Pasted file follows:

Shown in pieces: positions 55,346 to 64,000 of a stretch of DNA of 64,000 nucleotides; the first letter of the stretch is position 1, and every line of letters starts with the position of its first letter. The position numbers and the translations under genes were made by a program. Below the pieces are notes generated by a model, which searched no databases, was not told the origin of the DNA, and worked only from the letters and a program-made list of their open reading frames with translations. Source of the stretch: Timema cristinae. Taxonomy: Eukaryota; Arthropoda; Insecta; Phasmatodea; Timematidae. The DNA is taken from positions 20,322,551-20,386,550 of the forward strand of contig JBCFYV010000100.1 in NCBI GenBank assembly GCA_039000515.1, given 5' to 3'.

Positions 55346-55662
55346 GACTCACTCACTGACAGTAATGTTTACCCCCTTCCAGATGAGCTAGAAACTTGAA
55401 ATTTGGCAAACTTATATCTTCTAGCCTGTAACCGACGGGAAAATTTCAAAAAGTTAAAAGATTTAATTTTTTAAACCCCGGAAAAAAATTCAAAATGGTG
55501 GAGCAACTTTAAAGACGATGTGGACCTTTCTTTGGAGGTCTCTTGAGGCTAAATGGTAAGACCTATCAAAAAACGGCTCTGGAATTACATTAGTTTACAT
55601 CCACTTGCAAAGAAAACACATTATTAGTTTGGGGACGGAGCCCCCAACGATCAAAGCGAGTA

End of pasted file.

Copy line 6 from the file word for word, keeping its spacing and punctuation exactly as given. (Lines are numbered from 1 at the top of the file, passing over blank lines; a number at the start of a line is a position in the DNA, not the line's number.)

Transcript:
55601 CCACTTGCAAAGAAAACACATTATTAGTTTGGGGACGGAGCCCCCAACGATCAAAGCGAGTA